Besides transcription, post-transcriptional mechanisms, such as RNA processing, mRNA stability and local translation, are also important for controlling the expression of many nervous system-specific genes. For a large number of neuronal genes, expression levels are controlled by changes in mRNA stability. These processes are regulated by specific interactions between RNA-binding proteins and instability- conferring sequences in the mRNAs. One of the best characterized post-transcriptionally regulated genes in neurons is that for GAP-43. Work done under our previous grants demonstrated that GAP-43 gene expression is regulated by selective changes in the stability of its mRNA, and that this process depends on the interaction of a highly conserved regulatory element in the 3'untranslated region (3'UTR) of the mRNA with the neuronal-specific RNA-binding protein HuD. Not only is HuD capable of stabilizing GAP-43 mRNA in developing neurons in culture, but also overexpression of this protein in transgenic mice increases GAP-43 gene expression in the hippocampus and neocortex. We have recently found that the pro-destabilizing RNA-binding protein KSRP also binds to the GAP-43 mRNA, suggesting that this protein may be responsible for the fast degradation of the GAP-43 mRNA observed in mature dentate granule cells. Based upon our preliminary studies, we propose that the stability of GAP-43 and other post- transcriptionally-regulated neuronal genes is controlled by the interplay of pro-stabilization factors such as HuD and pro-degradation factors such as KSRP. To test this hypothesis, we plan to perform the studies under the following two specific aims:
Aim 1. To explore the mechanism by which HuD and KSRP control the stability of neuronal mRNAs.
Aim 2. To define the function of HuD and KSRP in the post-transcriptional control of neuronal gene expression in vivo during developmental and adult plasticity. Although the aims are focused on GAP-43, our studies will include other targets of HuD such as neuroserpin and tau. These mRNAs were chosen because they are axonally-localized, developmentally- regulated, upregulated in response to injury and thus, likely to be controlled by similar mechanisms. The proposed studies will characterize the mechanisms of control of GAP-43 and other post- transcriptionally-regulated neuronal mRNAs. Given the role of these proteins in nervous system development, synaptic plasticity, and nerve regeneration, the elucidation of regulatory mechanisms controlling their mRNAs has a broad range of potential applications, from the treatment of neurodevelopmental disorders to the recovery from brain trauma and spinal cord injury.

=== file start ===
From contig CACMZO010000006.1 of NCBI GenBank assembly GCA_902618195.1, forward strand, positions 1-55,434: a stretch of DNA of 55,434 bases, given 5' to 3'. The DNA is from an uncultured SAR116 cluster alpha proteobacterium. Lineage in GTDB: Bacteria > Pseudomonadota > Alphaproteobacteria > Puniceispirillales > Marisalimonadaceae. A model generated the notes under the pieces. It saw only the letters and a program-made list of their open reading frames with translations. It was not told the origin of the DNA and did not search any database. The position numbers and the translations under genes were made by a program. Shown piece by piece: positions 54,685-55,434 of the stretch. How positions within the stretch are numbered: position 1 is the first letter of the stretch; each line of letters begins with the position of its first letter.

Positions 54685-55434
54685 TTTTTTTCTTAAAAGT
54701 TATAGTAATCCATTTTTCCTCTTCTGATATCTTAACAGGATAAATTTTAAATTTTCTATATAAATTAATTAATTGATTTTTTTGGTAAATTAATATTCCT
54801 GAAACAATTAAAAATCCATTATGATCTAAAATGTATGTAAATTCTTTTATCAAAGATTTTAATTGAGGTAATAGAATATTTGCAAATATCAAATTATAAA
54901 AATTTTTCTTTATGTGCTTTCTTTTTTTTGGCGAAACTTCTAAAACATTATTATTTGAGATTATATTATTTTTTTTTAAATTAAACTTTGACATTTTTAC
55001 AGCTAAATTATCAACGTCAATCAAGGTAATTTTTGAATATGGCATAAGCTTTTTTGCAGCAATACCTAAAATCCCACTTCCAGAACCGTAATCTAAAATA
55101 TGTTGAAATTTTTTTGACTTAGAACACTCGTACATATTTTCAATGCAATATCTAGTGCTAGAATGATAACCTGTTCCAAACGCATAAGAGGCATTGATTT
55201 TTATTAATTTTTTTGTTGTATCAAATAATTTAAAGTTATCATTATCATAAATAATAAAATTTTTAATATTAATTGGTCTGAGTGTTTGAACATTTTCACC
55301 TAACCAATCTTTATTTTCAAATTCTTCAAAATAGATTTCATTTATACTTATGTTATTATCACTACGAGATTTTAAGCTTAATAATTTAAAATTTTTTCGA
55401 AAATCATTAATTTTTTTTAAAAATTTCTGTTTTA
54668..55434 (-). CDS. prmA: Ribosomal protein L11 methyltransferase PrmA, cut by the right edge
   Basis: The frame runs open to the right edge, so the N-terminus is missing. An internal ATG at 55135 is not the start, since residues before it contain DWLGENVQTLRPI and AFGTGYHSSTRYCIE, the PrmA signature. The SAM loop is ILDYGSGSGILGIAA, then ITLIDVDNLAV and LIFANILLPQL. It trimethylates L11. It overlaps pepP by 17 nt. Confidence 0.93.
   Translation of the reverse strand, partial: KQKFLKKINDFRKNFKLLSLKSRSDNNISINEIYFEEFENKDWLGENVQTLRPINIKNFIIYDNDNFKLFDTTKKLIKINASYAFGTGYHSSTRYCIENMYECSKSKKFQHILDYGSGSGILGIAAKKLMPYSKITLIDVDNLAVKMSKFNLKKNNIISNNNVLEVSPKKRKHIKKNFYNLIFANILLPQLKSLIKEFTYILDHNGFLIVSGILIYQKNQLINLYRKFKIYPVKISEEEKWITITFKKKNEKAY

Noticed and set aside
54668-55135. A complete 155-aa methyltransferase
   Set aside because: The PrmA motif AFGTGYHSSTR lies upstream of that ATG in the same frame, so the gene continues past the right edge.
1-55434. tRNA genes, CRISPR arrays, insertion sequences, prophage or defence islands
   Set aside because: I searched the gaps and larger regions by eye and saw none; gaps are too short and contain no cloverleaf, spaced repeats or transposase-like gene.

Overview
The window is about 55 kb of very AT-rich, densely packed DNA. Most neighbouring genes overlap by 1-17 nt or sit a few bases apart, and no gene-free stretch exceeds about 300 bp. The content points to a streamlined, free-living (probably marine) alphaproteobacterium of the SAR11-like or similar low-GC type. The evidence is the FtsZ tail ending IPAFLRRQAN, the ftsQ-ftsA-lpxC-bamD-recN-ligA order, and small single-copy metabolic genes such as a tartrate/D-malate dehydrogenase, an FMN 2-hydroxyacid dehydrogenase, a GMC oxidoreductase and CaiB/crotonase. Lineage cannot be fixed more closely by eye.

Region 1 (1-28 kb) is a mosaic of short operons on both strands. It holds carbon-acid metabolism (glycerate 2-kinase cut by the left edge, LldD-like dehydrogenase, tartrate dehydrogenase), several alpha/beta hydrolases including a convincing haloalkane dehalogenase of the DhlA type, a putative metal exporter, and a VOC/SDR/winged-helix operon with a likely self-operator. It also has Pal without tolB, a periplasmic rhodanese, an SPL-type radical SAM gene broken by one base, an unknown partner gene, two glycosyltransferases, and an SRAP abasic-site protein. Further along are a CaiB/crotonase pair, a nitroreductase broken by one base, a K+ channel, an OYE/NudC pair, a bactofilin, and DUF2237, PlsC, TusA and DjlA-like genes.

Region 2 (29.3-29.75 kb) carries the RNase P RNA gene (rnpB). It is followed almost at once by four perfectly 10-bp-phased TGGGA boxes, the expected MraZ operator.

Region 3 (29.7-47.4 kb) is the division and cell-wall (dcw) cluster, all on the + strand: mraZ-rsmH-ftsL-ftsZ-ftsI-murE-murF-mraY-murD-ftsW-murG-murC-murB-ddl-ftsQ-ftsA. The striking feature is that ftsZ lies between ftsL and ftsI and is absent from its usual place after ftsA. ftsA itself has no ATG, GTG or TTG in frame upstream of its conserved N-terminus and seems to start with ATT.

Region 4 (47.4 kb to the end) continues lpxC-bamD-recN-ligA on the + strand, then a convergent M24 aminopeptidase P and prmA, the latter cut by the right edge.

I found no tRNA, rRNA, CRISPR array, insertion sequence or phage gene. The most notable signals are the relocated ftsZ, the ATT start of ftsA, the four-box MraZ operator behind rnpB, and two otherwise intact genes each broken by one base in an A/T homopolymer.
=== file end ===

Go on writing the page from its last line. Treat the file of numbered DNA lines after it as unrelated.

Agency
National Institute of Health (NIH)
Institute
National Institute of Neurological Disorders and Stroke (NINDS)
Type
Research Project (R01)
Project #
5R01NS030255-17
Application #
7752477
Study Section
Neurogenesis and Cell Fate Study Section (NCF)
Program Officer
Riddle, Robert D
Project Start
1991-06-01
Project End
2011-12-31
Budget Start
2010-01-01
Budget End
2010-12-31
Support Year
17
Fiscal Year
2010
Total Cost
$290,244
Indirect Cost
Name
University of New Mexico
Department
Neurosciences
Type
Schools of Medicine
DUNS #
868853094
City
Albuquerque
State
NM
Country
United States
Zip Code
87131
Briata, Paola; Bordo, Domenico; Puppo, Margherita et al. (2016) Diverse roles of the nucleic acid-binding protein KHSRP in cell differentiation and disease. Wiley Interdiscip Rev RNA 7:227-40
Sosanya, Natasha M; Cacheaux, Luisa P; Workman, Emily R et al. (2015) Mammalian Target of Rapamycin (mTOR) Tagging Promotes Dendritic Branch Variability through the Capture of Ca2+/Calmodulin-dependent Protein Kinase II α (CaMKIIα) mRNAs by the RNA-binding Protein HuD. J Biol Chem 290:16357-71
Gardiner, Amy S; Twiss, Jeffery L; Perrone-Bizzozero, Nora I (2015) Competing Interactions of RNA-Binding Proteins, MicroRNAs, and Their Targets Control Neuronal Development and Function. Biomolecules 5:2903-18
Wang, Feifei; Tidei, Joseph J; Polich, Eric D et al. (2015) Positive feedback between RNA-binding protein HuD and transcription factor SATB1 promotes neurogenesis. Proc Natl Acad Sci U S A 112:E4995-5004
Yoo, Soonmoon; Kim, Hak H; Kim, Paul et al. (2013) A HuD-ZBP1 ribonucleoprotein complex localizes GAP-43 mRNA into axons through its 3' untranslated region AU-rich regulatory element. J Neurochem 126:792-804
Allen, Megan; Bird, Clark; Feng, Wei et al. (2013) HuD promotes BDNF expression in brain neurons via selective stabilization of the BDNF long 3'UTR mRNA. PLoS One 8:e55718
Bird, Clark W; Gardiner, Amy S; Bolognani, Federico et al. (2013) KSRP modulation of GAP-43 mRNA stability restricts axonal outgrowth in embryonic hippocampal neurons. PLoS One 8:e79255
Sosanya, Natasha M; Huang, Peggy P C; Cacheaux, Luisa P et al. (2013) Degradation of high affinity HuD targets releases Kv1.1 mRNA from miR-129 repression by mTORC1. J Cell Biol 202:53-69
Perrone-Bizzozero, Nora; Bird, Clark W (2013) Role of HuD in nervous system function and pathology. Front Biosci (Schol Ed) 5:554-63
Perrone-Bizzozero, Nora I; Tanner, Daniel C; Mounce, Joanna et al. (2011) Increased expression of axogenesis-related genes and mossy fibre length in dentate granule cells from adult HuD overexpressor mice. ASN Neuro 3:259-70

Showing the most recent 10 out of 14 publications